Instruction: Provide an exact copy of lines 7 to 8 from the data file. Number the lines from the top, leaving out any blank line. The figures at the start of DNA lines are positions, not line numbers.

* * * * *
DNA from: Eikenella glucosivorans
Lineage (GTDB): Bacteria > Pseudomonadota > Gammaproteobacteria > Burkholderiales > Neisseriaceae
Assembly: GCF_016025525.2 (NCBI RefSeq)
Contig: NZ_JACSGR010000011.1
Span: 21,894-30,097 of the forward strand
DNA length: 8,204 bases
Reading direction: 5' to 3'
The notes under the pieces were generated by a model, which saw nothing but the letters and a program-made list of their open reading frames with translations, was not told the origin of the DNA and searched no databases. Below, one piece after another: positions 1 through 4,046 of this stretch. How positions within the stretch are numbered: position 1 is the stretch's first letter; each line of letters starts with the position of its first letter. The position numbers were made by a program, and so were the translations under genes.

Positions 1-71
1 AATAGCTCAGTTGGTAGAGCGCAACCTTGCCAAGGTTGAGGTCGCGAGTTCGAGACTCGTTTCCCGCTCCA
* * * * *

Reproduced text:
Reading direction: 5' to 3'
The notes under the pieces were generated by a model, which saw nothing but the letters and a program-made list of their open reading frames with translations, was not told the origin of the DNA and searched no databases. Below, one piece after another: positions 1 through 4,046 of this stretch. How positions within the stretch are numbered: position 1 is the stretch's first letter; each line of letters starts with the position of its first letter. The position numbers were made by a program, and so were the translations under genes.